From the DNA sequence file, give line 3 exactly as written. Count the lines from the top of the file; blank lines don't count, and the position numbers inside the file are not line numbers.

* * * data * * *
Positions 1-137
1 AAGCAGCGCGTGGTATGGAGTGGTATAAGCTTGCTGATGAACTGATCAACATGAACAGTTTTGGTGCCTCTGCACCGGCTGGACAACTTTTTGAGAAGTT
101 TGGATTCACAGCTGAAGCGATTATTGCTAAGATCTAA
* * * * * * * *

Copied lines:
101 TGGATTCACAGCTGAAGCGATTATTGCTAAGATCTAA